The Ape Sun Wu Kung
When Yang Oerlang reached the edge of the valley, and had lost his trail he said to himself: “This ape has surely turned himself into a fish or a crab! I will change my form as well in order to catch him.” So he turned into a fish-hawk and floated above the surface of the water. When the ape in the water caught sight of the fish-hawk, he saw that he was Yang Oerlang. He swiftly swung around and fled, Yang Oerlang in pursuit. When the latter was no further away than the length of a beak, the ape turned, crept ashore as a water-snake and hid in the grass. Yang Oerlang, when he saw the water-snake creep from the water, turned into an eagle and spread his claws to seize the snake. But the water-snake sprang up and turned into the lowest of all birds, a speckled buzzard, and perched on the steep edge of a cliff. When Yang Oerlang saw that the ape had turned himself into so contemptible a creature as a buzzard, he would no longer play the game of changing form with him. He reappeared in his original form, took up his crossbow and shot at the bird. The buzzard slipped and fell down the side of the cliff. At its foot the ape turned himself into the chapel of a field-god. He opened his mouth for a gate, his teeth became the two wings of the door, his tongue the image of the god, and his eyes the windows. His tail was the only thing he did not know what to do with. So he let it stand up stiffly behind him in the shape of a flagpole. When Yang Oerlang reached the foot of the hill he saw the chapel, whose flagpole stood in the rear. Then he laughed and said: “That ape is really a devil of an ape! He wants to lure me into the chapel in order to bite me. But I will not go in. First I will break his windows for him, and then I will stamp down the wings of his door!” When the ape heard this he was much frightened. He made a bound like a tiger, and disappeared without a trace in the air. With a single somersault he reached Yang Oerlang’s own temple. There he assumed Yang Oerlang’s own form and stepped in.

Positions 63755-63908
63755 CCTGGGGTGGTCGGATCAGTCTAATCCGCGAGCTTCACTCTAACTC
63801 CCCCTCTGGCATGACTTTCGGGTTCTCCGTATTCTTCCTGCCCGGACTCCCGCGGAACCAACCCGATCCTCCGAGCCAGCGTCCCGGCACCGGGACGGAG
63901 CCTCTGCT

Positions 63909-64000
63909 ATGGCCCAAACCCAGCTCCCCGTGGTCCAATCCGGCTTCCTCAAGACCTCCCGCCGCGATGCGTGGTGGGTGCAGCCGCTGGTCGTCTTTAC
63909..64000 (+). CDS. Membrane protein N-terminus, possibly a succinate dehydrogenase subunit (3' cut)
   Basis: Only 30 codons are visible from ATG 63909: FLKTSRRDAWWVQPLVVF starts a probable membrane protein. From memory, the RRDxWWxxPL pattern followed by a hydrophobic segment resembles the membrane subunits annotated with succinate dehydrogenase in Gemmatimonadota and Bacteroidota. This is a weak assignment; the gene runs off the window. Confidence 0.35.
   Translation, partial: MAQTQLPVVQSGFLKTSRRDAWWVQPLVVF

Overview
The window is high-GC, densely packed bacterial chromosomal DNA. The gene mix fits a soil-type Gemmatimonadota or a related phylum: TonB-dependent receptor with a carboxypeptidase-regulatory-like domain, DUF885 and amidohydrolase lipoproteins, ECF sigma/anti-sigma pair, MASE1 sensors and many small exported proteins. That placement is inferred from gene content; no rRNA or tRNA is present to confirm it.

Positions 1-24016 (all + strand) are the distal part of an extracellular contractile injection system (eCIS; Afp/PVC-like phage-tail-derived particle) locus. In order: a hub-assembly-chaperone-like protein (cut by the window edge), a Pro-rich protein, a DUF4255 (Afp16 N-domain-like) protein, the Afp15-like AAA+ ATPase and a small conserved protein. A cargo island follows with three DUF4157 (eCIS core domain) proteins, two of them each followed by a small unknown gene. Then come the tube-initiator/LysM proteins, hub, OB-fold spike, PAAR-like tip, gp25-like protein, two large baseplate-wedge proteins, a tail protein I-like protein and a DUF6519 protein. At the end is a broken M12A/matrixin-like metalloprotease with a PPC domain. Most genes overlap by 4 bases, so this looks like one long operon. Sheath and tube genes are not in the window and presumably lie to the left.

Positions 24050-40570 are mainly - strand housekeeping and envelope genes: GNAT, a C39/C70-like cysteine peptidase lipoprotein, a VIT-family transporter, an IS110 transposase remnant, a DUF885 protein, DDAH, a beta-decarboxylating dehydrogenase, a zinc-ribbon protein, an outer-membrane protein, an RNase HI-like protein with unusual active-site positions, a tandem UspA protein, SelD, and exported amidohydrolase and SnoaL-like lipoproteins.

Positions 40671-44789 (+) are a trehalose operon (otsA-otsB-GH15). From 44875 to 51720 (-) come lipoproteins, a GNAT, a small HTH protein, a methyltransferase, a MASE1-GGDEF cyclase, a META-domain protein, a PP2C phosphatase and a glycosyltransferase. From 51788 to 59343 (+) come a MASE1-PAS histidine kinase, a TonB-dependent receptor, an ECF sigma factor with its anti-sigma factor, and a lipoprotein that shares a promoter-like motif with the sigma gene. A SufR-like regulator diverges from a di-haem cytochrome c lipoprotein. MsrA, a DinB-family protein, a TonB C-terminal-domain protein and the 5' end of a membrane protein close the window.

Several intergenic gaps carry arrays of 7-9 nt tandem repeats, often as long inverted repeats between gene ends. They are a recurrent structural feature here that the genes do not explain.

How the Monkey and the Goat Earned Their Reputations
Category: Brazilian folktales
Read times: 34